Friday, October 07, 2005

What if they Made A Propaganda Film and Nobody Noticed?

What If They Made a Propaganda Film

and Nobody Noticed?

By Brad Linaweaver and J. Neil Schulman

On March 30, 1981 outside the Washington Hilton Hotel, an insane young man named John Hinckley, Jr., in an attempt to assassinate President Ronald Reagan, shot the President, the White House press secretary, James Brady, Secret Service Agent Timothy McCarthy, and DC Police Officer Thomas Delanty.

The president’s life was saved by emergency surgery at George Washington University Hospital, as were Agent McCarthy’s and Officer Delanty’s. Press Secretary Brady suffered incapacitating and permanent brain injury.

When asked why he attempted to kill the president, Hinckley claimed he was trying to impress actress Jodie Foster. These are all historical facts.

Now. We’re writers of “what if” novels, short stories, and screenplays.

What if we screenwriters were to portray in a major motion picture reminiscent of the cold war thriller, The Manchurian Candidate, that Jodie Foster had seduced and brainwashed John Hinckley, Jr., into shooting President Reagan?

Since our movie would be clearly labeled as fiction, should anyone take our movie seriously? Should Jodie Foster have a cause of action against us for portraying her inaccurately and negatively in a movie? Would public rebuke and protests be forthcoming? Should we have an expectation that the movie studio releasing our movie would receive loud protests from Nancy Reagan and Sarah Brady?

Let’s ask another “what if.”

It’s 1943, and the United States is at war with Nazi Germany.

Walt Disney Studios releases an Alfred Hitchcock-style thriller in which German Americans on a cross-country air flight are wrongly suspected of sabotaging the plane, and it turns out the saboteur is actually an American soldier engaged in an elaborate robbery scheme.

Would President Roosevelt have considered such a movie to be Nazi propaganda? Would the House UnAmerican Activities Committee have subpoenaed Walt Disney to explain why Nazi propaganda was appearing in an American wartime movie?

Would American pilots have been painting over the Mickey Mouse cartoons on their warplanes, and the American public boycotting Dumbo?

Would Walt Disney have ended up in prison, charged with sedition during wartime?

Of course, except in our imaginations, none of this happened.

In real life Jodie Foster never had anything to do with the insane John Hinckley’s fixation on her, and in real life Walt Disney spent World War II producing patriotic films such as Victory Through Air Power and Private Pluto.

Then why, during a War on Terror that began on September 11, 2001, when a cabal of Arab terrorists hijacked four American commercial passenger jetliners, destroying the planes, murdering all passengers, bringing down the the World Trade Center in New York City, and severely damaging the Pentagon – murdering thousands -- do Jodie Foster, the Disney Studios (as Touchstone Pictures and Buena Vista Pictures), and the others involved with the production of the Number One Box Office hit, Flightplan, believe that it’s not enemy propaganda to portray a United States Federal Air Marshal and a flight attendant aboard a flight from Germany to New York as conspirators willing to commit murder, child kidnapping, and acts of terrorism, while the Arab passengers aboard the flight are portrayed as innocent victims of unfair suspicion and bigotry?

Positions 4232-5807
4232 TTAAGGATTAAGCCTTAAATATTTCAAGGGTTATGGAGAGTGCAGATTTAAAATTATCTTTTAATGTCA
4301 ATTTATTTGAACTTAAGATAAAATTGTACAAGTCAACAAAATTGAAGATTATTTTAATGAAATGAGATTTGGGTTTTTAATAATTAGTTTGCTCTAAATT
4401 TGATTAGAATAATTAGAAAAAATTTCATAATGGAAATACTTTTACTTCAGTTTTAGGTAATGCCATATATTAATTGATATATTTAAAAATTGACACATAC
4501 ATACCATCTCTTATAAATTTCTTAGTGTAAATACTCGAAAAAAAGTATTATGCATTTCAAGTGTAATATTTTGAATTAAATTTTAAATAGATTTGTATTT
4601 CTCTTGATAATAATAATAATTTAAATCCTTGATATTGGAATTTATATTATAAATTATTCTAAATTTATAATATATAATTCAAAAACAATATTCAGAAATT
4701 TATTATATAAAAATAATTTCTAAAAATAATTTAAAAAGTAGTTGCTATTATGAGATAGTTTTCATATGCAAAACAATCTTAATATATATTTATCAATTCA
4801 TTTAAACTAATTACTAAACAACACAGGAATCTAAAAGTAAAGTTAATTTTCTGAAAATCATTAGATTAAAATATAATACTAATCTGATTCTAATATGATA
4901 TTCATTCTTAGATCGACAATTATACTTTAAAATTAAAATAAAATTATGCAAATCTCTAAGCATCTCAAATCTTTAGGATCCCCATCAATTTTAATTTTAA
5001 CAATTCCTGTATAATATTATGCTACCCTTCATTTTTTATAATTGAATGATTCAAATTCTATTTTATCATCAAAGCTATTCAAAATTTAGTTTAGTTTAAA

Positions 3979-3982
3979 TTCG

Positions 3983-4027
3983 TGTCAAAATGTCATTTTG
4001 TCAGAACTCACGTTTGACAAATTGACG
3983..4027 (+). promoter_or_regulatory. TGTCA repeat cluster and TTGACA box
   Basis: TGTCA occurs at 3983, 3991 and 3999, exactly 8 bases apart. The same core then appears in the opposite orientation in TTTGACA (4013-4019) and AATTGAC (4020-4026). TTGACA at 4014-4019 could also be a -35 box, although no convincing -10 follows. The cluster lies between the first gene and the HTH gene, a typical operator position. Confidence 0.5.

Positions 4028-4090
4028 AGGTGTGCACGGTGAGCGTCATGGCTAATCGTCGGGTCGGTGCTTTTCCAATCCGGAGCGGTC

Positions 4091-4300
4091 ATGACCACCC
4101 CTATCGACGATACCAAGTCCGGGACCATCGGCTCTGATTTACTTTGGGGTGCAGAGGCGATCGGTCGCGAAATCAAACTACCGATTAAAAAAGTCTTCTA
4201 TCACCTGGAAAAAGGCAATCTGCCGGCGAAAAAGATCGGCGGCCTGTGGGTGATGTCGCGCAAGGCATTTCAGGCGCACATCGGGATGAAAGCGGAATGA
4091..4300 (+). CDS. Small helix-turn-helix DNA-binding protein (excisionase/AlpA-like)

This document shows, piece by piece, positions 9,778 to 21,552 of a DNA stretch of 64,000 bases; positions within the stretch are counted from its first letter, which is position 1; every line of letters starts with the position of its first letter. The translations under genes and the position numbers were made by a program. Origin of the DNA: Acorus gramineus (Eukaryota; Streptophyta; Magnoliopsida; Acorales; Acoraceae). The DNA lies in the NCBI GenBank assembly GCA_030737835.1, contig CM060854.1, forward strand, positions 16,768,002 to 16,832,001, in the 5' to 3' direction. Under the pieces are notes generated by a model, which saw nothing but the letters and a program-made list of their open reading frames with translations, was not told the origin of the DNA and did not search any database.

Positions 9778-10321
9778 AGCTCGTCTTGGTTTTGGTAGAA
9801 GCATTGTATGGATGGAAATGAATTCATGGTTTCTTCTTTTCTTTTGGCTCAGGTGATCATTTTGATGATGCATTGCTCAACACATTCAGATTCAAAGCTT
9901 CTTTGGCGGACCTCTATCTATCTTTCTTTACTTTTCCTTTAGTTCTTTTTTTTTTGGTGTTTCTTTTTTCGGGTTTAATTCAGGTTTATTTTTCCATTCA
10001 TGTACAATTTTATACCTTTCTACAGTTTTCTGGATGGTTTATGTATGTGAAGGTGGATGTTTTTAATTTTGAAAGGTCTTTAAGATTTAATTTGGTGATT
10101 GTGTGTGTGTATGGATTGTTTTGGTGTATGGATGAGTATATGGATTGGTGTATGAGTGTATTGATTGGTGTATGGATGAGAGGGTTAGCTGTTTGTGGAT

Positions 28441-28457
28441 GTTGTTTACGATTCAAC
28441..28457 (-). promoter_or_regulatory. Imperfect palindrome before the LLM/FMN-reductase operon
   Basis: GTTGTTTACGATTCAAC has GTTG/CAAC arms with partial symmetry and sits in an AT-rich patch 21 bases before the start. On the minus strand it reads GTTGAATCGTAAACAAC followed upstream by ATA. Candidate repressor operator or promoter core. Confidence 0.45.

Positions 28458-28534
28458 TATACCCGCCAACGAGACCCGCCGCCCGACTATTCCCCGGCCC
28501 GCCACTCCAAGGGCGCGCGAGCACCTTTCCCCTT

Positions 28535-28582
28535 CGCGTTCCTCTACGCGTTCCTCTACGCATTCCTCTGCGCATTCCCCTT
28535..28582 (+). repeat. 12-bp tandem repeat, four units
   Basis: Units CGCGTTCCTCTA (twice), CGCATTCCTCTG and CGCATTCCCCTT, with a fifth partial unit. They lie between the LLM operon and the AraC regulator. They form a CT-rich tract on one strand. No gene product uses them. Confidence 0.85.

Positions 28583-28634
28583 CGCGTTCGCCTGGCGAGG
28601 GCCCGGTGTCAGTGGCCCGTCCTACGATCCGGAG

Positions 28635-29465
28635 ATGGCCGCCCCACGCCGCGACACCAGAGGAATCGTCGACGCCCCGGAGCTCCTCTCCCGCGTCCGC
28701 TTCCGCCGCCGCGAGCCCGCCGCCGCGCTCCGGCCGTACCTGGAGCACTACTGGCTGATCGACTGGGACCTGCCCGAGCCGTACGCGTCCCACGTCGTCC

We asked this question of David M. Adams, Special Agent in Charge, Office of the Director, United States Federal Air Marshal Service.

Agent Adams told us, "The producers of Flightplan intially inquired whether the Federal Air Marshal Service would provide input to the portrayal of Air Marshals in the film. We agreed to do so but they never got back to us. … The inaccurate portrayal of Federal Air Marshals in Flightplan is unhelpful in that its negative portrayal of what I know to be dedicated law-enforcement professionals may potentially undermine domestic and foreign airline passengers' confidence in our mission to safeguard passengers and crew from terrorist threats."

So why has there been not one word of protest against what during World War II would have been called enemy propaganda, and during our current War on Terror is, at the very least, a vicious slander against the soldiers on the front line of defense – the Federal Air Marshals?

Why, apparently, do no prominent figures see it as their mission to identify and protest enemy propaganda when it hits the number one spot in box office revenues? Where’s the President? Where are the victims of the 9/11 attacks? Where are Rush Limbaugh, Sean Hannity, and Bill O’Reilly?

Don’t tell us that “it’s only a movie.”

Hitler and Stalin both understood the ideological value of Hollywood movies. The original mission of the House UnAmerican Activities Committee included rooting out Nazi propagandists. It’s only when World War II ended and the Cold War began that HUAC’s focus shifted from Nazi Party members conspiring to aid the Third Reich to Communist Party members conspiring to aid the Soviet Union.

And, yes. We’re aware that this article contains a spoiler, revealing the “plot twist” of Flightplan.

Isn’t attempting to financially hurt the supporters of terrorist propaganda supposed to be part of the War on Terror?


Brad Linaweaver and J. Neil Schulman are award-winning science-fiction writers working in Hollywood. An early article by Linaweaver was praised by Ronald Reagan in a radio broadcast that is in print in the book Stories in His Own Hand: The Everyday Wisdom of Ronald Reagan; and many of Linaweaver’s stories have been praised by Ray Bradbury. Schulman’s books have been praised by Charlton Heston, Milton Friedman, and Anthony Burgess. Schulman wrote one of the best remembered Twilight Zones and Linaweaver is co-author of the Doom novels.

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